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Wisconsin Republicans refuse to attend special session on police reform: report

Wisconsin Republicans refuse to attend special session on police reform: report
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Republican Wisconsin lawmakers did not participate in a special session Monday called by Gov. Tony EversTony EversCollege town mayors 'humbly request' Big Ten help combat spread of COVID-19 Wisconsin COVID-19 cases climb ahead of Election Day The Hill's Morning Report - Sponsored by Goldman Sachs - Two weeks out, Trump attempts to rally the base MORE (D) to address police training and criminal justice reforms.

Evers signed an executive order calling the session within 24 hours of the police shooting of Jacob Blake. Under state law, however, the order only has the power to convene such a session. Lawmakers are under no obligation to participate in debate or vote on anything, according to NPR.

State Senate Majority Leader Scott Fitzgerald (R) confirmed to NPR on Friday that the session will convene with no senators present. Fitzgerald said in a prepared statement that he expects legislators to consider police reforms “in the coming months” and said he wanted to prioritize increasing penalties for violence against officers.

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"The riots in Kenosha and Madison this week further demonstrated that first responders are performing their public service duties at great risk to their personal safety," he said.

Republican state senators have also unveiled bills that would penalize local government for redirecting police funding to education or public health initiatives.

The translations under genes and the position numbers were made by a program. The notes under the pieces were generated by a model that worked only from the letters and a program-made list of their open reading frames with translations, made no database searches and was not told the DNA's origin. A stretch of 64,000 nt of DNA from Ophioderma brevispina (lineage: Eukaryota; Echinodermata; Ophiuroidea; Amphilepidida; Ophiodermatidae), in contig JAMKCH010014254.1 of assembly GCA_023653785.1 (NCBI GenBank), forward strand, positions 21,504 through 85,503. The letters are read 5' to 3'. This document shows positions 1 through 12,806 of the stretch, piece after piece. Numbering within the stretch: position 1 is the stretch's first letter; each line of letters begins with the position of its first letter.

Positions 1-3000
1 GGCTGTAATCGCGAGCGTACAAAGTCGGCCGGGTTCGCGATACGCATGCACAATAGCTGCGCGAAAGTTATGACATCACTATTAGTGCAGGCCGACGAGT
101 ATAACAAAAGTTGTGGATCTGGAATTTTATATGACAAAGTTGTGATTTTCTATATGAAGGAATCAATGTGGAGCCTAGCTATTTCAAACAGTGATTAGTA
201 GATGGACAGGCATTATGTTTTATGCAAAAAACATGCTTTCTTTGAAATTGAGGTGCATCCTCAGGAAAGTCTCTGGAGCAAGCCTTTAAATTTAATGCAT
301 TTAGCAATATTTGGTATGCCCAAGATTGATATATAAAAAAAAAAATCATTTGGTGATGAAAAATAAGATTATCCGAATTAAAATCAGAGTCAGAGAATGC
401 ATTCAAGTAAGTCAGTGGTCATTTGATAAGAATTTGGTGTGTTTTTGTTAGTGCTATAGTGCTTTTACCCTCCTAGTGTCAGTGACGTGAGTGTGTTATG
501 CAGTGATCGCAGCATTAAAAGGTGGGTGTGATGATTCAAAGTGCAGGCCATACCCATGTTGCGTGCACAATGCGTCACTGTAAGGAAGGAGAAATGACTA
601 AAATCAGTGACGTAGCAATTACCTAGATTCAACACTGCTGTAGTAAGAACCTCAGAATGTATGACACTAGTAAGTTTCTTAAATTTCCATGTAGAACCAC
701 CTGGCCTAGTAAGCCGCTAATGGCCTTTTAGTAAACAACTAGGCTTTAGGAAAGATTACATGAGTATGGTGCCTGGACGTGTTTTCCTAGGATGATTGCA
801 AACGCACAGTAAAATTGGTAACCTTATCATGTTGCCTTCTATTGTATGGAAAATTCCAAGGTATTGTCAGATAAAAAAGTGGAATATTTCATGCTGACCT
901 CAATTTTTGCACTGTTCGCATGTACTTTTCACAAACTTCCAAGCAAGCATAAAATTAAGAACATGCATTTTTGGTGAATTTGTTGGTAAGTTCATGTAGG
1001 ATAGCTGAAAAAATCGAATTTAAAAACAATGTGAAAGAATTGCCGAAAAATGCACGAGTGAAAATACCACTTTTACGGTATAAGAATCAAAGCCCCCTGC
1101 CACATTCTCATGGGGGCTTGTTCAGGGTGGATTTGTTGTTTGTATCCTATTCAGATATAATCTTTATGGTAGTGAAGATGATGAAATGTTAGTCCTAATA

Fitzgerald’s counterpart in the State Assembly, Speaker Robin Vos (R), accused Evers of calling the session for partisan reasons.

"We have an opportunity to bring people together to find solutions," Vos said shortly after Evers’s executive order. "Instead, the governor is choosing to turn to politics again by dictating liberal policies that will only deepen the divisions in our state."

State Democrats blasted the Republican pushback, with state Sen. LaTonya Johnson (D) saying last week it made her “sick to [her] stomach.”

"The question for us, Wisconsin, is when are we going to make Republicans do their jobs, or do we continue to sit idly by and watch this state burn?" she said, according to NPR.

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Evers was also sharply critical, saying Thursday, "We've got 400 years of systemic racism in this country, and if we don't do something about it, we'll be repeating Kenosha in cities all over our country and in our state.”

The governor lambasted the decision in a statement Monday, saying "The people of Wisconsin don’t want another task force or more delays — they want action and results, and they want it today, not tomorrow or some day months down the road."